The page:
Missouri River Report
October 26, 2017
Sometimes it feels like the wind is a living, breathing, sentient being that hates fly fishers. This past month, the wind has been merciless. When there is a break from the wind and anglers can control their drifts and casts, then fishing is really good.
BWO’s are out and if you can find a sheltered piece of water in the afternoon, you’ll likely find plenty of rising fish. Some days, the BWO is the chosen pattern, and other days it’s the caddis. Be prepared for both, though caddis flies won’t be around much longer. If neither are working (or if you just want to be contrary to the hatch), fish an ant. Just saying.
On my last outing, I fished a streamer for several hours and reception was decent. My friend Kevin was happy to row. He was waiting for the hatch, so we could post up on a flat and fish dries. As fate would have it, the bugs were coming off early and that idea looked plausible, but as we hit our flat, the hatch died… and the wind that hates dry fly fishermen opened its maw.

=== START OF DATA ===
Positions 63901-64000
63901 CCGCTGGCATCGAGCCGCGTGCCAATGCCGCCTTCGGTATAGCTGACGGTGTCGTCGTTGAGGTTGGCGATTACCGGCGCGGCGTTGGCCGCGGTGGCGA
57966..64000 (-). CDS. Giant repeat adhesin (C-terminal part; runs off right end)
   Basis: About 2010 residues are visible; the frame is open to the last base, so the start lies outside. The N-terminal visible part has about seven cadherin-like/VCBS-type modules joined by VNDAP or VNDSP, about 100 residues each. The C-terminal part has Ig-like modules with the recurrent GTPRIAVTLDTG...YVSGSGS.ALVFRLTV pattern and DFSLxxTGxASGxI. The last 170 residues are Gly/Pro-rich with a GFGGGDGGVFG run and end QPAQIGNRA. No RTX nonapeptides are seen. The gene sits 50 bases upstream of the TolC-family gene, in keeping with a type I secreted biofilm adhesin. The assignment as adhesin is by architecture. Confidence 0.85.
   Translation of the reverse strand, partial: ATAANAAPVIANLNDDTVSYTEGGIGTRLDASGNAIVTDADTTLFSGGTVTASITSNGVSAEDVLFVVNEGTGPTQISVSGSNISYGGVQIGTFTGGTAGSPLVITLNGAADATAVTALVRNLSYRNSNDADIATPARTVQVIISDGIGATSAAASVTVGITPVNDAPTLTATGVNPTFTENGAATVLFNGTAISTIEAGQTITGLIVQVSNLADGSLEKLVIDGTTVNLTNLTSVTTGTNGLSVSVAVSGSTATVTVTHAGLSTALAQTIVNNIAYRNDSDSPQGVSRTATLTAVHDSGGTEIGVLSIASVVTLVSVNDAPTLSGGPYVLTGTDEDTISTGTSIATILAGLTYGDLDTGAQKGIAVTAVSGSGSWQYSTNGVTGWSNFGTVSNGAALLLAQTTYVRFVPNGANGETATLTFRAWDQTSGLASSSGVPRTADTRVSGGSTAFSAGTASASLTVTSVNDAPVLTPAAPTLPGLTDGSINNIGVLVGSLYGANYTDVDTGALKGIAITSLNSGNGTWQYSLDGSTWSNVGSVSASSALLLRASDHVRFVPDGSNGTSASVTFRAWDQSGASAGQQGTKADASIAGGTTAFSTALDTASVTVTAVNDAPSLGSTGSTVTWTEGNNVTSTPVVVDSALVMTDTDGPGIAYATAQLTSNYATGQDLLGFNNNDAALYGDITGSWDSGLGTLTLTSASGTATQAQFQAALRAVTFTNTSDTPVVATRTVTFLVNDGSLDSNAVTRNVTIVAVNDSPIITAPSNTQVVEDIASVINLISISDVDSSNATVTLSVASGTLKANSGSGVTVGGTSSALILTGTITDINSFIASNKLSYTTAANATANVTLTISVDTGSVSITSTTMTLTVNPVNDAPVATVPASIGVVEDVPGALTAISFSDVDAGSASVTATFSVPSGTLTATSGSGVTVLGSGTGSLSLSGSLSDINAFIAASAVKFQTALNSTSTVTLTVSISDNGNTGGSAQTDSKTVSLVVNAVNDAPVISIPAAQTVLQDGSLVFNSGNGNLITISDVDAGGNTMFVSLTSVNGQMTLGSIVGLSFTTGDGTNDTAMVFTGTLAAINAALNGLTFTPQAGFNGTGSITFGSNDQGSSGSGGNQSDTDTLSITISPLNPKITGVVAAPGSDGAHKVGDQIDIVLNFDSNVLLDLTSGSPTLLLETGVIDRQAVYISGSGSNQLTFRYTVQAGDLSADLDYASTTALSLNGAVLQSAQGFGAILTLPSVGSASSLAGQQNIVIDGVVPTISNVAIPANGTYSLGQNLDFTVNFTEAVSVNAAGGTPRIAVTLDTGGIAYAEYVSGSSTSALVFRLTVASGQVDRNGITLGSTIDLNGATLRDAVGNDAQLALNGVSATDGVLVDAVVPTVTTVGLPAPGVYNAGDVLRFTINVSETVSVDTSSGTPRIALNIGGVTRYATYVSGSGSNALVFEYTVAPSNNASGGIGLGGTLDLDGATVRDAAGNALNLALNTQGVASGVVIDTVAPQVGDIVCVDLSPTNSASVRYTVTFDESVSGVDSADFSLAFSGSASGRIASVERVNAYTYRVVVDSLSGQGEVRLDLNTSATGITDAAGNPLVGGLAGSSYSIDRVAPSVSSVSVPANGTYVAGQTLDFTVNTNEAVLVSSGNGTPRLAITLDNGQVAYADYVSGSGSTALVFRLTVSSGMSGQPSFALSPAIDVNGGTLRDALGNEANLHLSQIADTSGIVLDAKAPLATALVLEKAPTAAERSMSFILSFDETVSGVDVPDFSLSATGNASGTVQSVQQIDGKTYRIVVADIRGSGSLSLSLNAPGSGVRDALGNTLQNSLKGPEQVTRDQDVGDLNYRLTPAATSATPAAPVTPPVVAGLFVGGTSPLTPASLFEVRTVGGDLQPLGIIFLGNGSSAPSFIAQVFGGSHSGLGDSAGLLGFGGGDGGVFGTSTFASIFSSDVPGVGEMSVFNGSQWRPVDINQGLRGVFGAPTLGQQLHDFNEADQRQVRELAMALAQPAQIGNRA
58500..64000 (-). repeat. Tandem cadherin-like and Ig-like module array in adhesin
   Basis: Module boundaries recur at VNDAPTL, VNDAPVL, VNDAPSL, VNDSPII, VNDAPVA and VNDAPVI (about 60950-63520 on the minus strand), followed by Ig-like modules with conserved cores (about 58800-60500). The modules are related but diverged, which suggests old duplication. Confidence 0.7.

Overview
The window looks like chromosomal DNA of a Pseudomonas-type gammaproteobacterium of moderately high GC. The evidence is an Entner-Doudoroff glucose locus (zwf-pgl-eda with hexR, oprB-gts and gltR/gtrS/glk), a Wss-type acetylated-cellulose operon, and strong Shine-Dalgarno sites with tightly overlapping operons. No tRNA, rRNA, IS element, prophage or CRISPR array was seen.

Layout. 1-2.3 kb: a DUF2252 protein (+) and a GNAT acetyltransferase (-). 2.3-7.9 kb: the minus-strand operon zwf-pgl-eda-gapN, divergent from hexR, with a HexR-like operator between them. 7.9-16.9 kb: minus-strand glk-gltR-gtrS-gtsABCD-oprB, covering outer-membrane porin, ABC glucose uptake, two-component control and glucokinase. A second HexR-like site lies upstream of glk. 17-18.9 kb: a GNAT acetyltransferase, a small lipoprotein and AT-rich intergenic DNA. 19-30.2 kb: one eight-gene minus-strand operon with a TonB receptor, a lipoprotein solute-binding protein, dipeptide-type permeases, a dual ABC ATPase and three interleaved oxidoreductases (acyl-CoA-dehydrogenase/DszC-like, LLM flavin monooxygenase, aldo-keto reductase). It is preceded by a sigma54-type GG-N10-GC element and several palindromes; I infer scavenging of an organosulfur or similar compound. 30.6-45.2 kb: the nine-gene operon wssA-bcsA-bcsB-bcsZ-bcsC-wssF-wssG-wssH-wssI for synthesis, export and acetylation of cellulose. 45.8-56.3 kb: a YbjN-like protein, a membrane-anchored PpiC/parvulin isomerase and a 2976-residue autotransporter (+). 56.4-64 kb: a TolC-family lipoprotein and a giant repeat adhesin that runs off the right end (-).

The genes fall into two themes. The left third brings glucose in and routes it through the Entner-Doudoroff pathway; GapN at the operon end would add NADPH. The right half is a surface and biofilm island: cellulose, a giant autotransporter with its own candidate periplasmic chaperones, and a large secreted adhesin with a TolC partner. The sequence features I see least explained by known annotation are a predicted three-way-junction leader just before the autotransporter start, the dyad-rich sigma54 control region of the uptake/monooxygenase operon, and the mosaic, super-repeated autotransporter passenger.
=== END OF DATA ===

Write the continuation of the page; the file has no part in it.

Prospects for the next several days look promising. According to the weather forecast, the wind is taking a more relaxed stance toward fly fishers, but you never know. If you’ve got a time window between raking leaves or chasing birds and big game, you might want to get out on your favorite water. Not only has the Missouri River been fishing great this fall, so has the Smith River and our other local streams. While the Mo will continue to fish well for weeks to come, the streams will be winterized soon.
Now is also a good time to get in that final stillwater trip. A few big rainbows are cruising in close on Holter right now. Willow Creek can also be a good bet for a late season net stretcher. The lake fish still have their feed bags on, but it won’t be long before chilling waters slow things down.
If you need flies for the Mo, the Smith, the lakes, to float, to drift or to swing, we've got you covered. Fall fishing is awesome, but it slips away fast.